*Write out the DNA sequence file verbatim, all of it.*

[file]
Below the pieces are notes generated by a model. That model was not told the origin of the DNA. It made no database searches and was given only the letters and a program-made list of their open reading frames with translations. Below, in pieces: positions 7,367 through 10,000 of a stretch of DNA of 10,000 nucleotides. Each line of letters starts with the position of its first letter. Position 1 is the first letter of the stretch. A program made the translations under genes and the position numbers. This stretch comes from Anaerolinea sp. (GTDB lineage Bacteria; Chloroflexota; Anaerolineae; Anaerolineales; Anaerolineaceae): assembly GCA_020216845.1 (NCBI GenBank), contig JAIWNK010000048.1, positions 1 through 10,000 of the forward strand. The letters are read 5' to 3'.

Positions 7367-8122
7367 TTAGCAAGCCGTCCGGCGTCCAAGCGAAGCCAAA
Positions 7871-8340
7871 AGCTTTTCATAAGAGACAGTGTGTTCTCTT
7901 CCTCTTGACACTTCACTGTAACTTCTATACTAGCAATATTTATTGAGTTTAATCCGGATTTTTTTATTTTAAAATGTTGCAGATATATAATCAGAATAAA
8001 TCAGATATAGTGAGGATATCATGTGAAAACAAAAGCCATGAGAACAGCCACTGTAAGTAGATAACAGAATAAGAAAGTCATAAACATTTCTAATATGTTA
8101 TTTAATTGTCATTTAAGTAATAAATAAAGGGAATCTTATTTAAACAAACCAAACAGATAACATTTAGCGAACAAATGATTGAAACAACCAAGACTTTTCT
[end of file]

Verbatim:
Below the pieces are notes generated by a model. That model was not told the origin of the DNA. It made no database searches and was given only the letters and a program-made list of their open reading frames with translations. Below, in pieces: positions 7,367 through 10,000 of a stretch of DNA of 10,000 nucleotides. Each line of letters starts with the position of its first letter. Position 1 is the first letter of the stretch. A program made the translations under genes and the position numbers. This stretch comes from Anaerolinea sp. (GTDB lineage Bacteria; Chloroflexota; Anaerolineae; Anaerolineales; Anaerolineaceae): assembly GCA_020216845.1 (NCBI GenBank), contig JAIWNK010000048.1, positions 1 through 10,000 of the forward strand. The letters are read 5' to 3'.

Positions 7367-8122
7367 TTAGCAAGCCGTCCGGCGTCCAAGCGAAGCCAAA
Positions 7871-8340
7871 AGCTTTTCATAAGAGACAGTGTGTTCTCTT
7901 CCTCTTGACACTTCACTGTAACTTCTATACTAGCAATATTTATTGAGTTTAATCCGGATTTTTTTATTTTAAAATGTTGCAGATATATAATCAGAATAAA
8001 TCAGATATAGTGAGGATATCATGTGAAAACAAAAGCCATGAGAACAGCCACTGTAAGTAGATAACAGAATAAGAAAGTCATAAACATTTCTAATATGTTA
8101 TTTAATTGTCATTTAAGTAATAAATAAAGGGAATCTTATTTAAACAAACCAAACAGATAACATTTAGCGAACAAATGATTGAAACAACCAAGACTTTTCT